There is nobody to take the books from the now closed Catholic school once known as Saint Gabriel.
Richard Feldman, a resident and human rights activist, wouldn’t let that happen. He began a book giveaway for anyone interested in picking up approximately 1,000 kindergarten through eighth-grade books at the school.
Residents were very grateful.
“I am always looking for new books for her (granddaughter) to read and for me to read to her,” said Andrea Schloss, a Riverdale resident.
She heard about the giveaway from The Riverdale Y. And as a grandmother, she naturally took advantage. She took books for emerging readers, level one for her 6-year-old who will be entering first grade at P.S. 24 Spuyten Duyvil.
Other books covered science, including one on green technology, anatomy, and a world atlas. Schloss is always in search of new books. She enjoys allowing her granddaughter to read.
In exchange for the books, she met Feldman at the farmer’s market and gave his table — Art for Aid — a clock radio with nature sounds, a framed piece of art representing teamwork.
“If you want for your kids, it’s a bonanza,” Feldman said.
Sigal Teten celebrated her birthday last October and, as part of her bat mitzvah, helped organize and paint a Little Free Library, which can be found at 3001 Henry Hudson Parkway — approximately only one of three in Riverdale.
“We reached out to Rick to see if we can place some of the St. Gabe’s books at our location,” said David Teten, Sigal’s father.
A Little Free Library’s motto is “Take A book. Share a Book.” The Minnesota-based nonprofit aims to build communities and inspire readers. There are more than 150,000 libraries within 120 countries. The little library resembles a birdhouse with a little door people can open, browse, take, and close. It is available 24 hours, seven days a week. People give and take books “literally daily,” David said.
The site is also near a nursing home and the Metro-North station, so there is an excess amount of time to read whichever location a person goes to.
“Leaders of closing and merging schools are provided a policy and procedure manual from the office of the superintendent, which they follow in a manner best suited to the needs of their respective schools,” said T.J. McCormack, director of communications and public relations for the Catholic Schools in the Archdiocese of New York.
Normally books and materials are first offered to other Catholic schools in their region.
St. Margaret of Cortona-St. Gabriel School, the only Catholic school run by the Archdiocese of New York in the northwest Bronx, stopped by last week to see if they needed some of the displayed books. It is still unclear if they were interested or had already taken something.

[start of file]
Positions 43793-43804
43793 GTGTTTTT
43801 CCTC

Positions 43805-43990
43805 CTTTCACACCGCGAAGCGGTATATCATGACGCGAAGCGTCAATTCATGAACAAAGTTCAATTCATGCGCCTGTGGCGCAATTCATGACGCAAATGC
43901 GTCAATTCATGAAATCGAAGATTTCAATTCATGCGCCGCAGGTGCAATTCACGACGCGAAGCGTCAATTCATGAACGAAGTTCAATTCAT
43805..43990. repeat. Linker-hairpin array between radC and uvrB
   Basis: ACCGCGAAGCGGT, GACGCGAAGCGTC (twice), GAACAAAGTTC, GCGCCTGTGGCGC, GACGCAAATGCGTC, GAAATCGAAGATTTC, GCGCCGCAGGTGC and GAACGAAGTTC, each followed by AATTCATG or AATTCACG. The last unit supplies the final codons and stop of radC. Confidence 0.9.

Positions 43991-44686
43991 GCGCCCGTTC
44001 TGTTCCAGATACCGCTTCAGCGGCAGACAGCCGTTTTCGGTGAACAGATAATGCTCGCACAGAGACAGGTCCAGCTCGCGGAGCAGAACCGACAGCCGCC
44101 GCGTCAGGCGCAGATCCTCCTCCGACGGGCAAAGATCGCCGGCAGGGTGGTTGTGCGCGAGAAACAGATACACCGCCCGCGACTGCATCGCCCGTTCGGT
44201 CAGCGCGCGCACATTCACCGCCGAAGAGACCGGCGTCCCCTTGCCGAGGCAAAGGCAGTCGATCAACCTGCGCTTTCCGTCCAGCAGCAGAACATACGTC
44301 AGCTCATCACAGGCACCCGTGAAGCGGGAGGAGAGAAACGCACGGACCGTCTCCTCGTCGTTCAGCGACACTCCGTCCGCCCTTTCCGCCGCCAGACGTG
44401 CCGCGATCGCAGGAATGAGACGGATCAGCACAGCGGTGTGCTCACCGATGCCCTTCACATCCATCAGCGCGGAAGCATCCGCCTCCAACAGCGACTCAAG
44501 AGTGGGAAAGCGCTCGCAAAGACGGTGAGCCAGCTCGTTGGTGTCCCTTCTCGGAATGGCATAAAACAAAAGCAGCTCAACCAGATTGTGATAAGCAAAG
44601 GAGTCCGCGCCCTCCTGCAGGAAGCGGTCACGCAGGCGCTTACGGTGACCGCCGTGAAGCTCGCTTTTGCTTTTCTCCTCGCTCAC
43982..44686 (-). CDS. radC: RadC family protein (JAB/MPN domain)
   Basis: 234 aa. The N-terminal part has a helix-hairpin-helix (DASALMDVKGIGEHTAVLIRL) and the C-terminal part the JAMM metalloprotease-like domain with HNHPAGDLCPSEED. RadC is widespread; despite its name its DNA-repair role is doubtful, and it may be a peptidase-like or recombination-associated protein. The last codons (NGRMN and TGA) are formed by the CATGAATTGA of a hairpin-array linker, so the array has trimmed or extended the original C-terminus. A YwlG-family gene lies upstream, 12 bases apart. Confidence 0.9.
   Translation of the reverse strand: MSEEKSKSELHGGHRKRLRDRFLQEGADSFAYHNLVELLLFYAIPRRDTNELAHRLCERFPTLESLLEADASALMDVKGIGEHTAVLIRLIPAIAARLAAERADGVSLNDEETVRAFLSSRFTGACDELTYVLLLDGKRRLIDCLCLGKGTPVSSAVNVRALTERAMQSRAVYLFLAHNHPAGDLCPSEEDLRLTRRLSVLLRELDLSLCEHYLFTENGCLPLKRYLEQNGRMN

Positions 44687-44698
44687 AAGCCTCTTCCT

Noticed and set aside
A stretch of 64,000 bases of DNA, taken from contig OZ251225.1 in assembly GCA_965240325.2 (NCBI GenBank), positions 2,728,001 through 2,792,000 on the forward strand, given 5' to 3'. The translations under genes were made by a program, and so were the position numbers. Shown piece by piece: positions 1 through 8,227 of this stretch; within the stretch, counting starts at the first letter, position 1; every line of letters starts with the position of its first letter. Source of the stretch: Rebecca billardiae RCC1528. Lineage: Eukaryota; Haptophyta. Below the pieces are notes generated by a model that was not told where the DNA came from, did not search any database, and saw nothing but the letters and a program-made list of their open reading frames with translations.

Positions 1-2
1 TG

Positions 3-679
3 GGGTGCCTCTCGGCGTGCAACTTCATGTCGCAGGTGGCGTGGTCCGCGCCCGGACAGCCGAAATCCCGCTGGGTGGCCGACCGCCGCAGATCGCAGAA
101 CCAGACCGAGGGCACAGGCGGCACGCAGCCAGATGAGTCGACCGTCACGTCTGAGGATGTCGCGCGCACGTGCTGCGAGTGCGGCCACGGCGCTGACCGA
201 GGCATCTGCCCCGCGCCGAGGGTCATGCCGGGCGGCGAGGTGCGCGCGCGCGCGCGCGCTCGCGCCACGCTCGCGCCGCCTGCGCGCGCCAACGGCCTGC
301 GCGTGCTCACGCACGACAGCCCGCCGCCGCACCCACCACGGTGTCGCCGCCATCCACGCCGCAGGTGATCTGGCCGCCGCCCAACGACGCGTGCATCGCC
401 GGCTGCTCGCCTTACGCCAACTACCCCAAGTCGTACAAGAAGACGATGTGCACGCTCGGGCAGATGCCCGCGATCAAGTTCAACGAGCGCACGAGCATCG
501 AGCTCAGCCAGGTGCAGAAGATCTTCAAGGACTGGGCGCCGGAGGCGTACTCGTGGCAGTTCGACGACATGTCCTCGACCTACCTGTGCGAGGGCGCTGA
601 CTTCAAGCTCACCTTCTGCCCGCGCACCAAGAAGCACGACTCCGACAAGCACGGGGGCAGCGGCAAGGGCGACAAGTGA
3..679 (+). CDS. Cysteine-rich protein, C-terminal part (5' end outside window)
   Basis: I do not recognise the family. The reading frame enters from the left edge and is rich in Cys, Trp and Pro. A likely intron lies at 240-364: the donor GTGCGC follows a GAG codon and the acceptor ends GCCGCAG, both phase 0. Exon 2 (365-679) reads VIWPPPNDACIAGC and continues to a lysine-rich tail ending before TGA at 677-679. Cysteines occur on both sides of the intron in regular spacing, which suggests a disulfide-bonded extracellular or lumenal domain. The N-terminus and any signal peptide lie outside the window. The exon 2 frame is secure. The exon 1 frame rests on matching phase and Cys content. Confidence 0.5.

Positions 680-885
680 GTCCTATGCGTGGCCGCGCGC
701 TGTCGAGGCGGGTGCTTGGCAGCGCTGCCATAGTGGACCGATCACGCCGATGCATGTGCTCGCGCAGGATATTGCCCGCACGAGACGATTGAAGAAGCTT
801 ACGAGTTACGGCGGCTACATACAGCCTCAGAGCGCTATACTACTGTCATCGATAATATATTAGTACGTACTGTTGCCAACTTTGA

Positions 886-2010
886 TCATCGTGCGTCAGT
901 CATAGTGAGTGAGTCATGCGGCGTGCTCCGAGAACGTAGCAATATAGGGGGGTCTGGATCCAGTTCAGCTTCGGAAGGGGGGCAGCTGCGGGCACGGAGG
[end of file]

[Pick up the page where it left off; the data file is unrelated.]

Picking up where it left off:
On Feb. 15, the Archdiocese of New York announced the closure of 12 schools for the 2023-24 academic session because of finances and under-enrollment. Two of the schools affected — Saint Gabriel and St. Margaret — have merged.
Some books and textbooks are new, and some are used, are still “usable,” but books are needed for St. Margaret of Cortona-St. Gabriel School as enrollment has nearly doubled due to the merger. It will serve roughly 400 students by the next semester.
Feldman says this is important because many of the books are Title I.
That is the largest source of federal funding program for school districts in New York to provide financial assistance to schools with high percentages of children from low-income households.
It is unsure how many are actually Title I from the federal education department or what the school is allowed to do with them.
People who have stopped by so far are from Saint Margaret of Cortona,-Saint Gabriel “to see what they need,” Feldman mentioned.
It’s more than the educators who will be interested. Even Sen. Gustavo Rivera’s office stopped by on Friday to check the book giveaway out and see if they can use the Title 1 books.
One of the options Feldman thinks Rivera might do is to distribute books to homeless shelters, but nothing is confirmed as of yet.
There will be further information once the senator has locked in his community distribution plan later this year.
“It’s a 1950s school, there are neighbors, stories and family connections, closing the school — is challenging,” said Feldman, an educator for 30-plus years.